That discovery, coming from land owned by Mahlon and Carolyn Tuttle, has been donated to Sternberg and will provide even richer detail about the fish.

The Gove County specimen was discovered by Kenshu Shimada, an FHSU alumnus now at DePaul University in Chicago, and excavated by Mike Everhart, adjunct curator of paleontology at Sternberg.

Everhart has been thrilled with the credit given to the Bonner family, as well as the fossil that was collected in Gove County.

The trouble with plankton feeders is they are too much like sharks, in that they have little skeletal structure to fossilize. Much of it is cartilage and tissue.

Bones in the skull, for example, were connected by cartilage.

That made it big, but difficult to find, 100 million years later.

“It is the biggest bony fish feeding in the Cretaceous sea,” Everhart said. Generally, the Kansas variety, which makes up the largest percentage, would have been about 30 feet long.

The discovery, that it was a huge fish that fed on plankton, “filled in the blanks.”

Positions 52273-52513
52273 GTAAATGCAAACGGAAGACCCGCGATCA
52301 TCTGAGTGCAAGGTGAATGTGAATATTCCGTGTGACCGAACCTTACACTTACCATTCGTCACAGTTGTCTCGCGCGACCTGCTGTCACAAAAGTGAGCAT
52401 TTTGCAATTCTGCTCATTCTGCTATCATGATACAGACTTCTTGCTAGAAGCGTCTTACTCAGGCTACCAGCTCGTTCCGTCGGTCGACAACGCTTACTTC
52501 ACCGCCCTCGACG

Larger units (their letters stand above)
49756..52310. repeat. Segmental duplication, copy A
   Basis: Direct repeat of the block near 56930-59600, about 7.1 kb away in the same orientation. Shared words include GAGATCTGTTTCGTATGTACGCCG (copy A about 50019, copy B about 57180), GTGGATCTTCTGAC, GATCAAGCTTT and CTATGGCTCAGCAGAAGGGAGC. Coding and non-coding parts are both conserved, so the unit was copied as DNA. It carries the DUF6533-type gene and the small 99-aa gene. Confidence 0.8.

Early on, the fish had been classed as a swordfish, but neither sword nor skull had been found.
Everhart said they have now determined that the fish lived from 170 million to 85 million years ago, dying out at the same time the dinosaurs.

“At the end of the Cretaceous, for some reason, the plankton died off,” Everhart said. That spelled doom for the filter feeders as well.

The chain of events have thrilled Everhart and Bonner.

“It’s very exciting to me,” Everhart said of the discovery and its publication in Science Magazine. “It’s not everyday you get a chance to be published in Science. It’s a pretty prestigious publication.”

Determining the fish was a filter feeder was just as significant.

“It was just an ‘aha’ moment,” he said. “We figured out what was going on.”

“He would have been swelling with pride,” Bonner said of his father.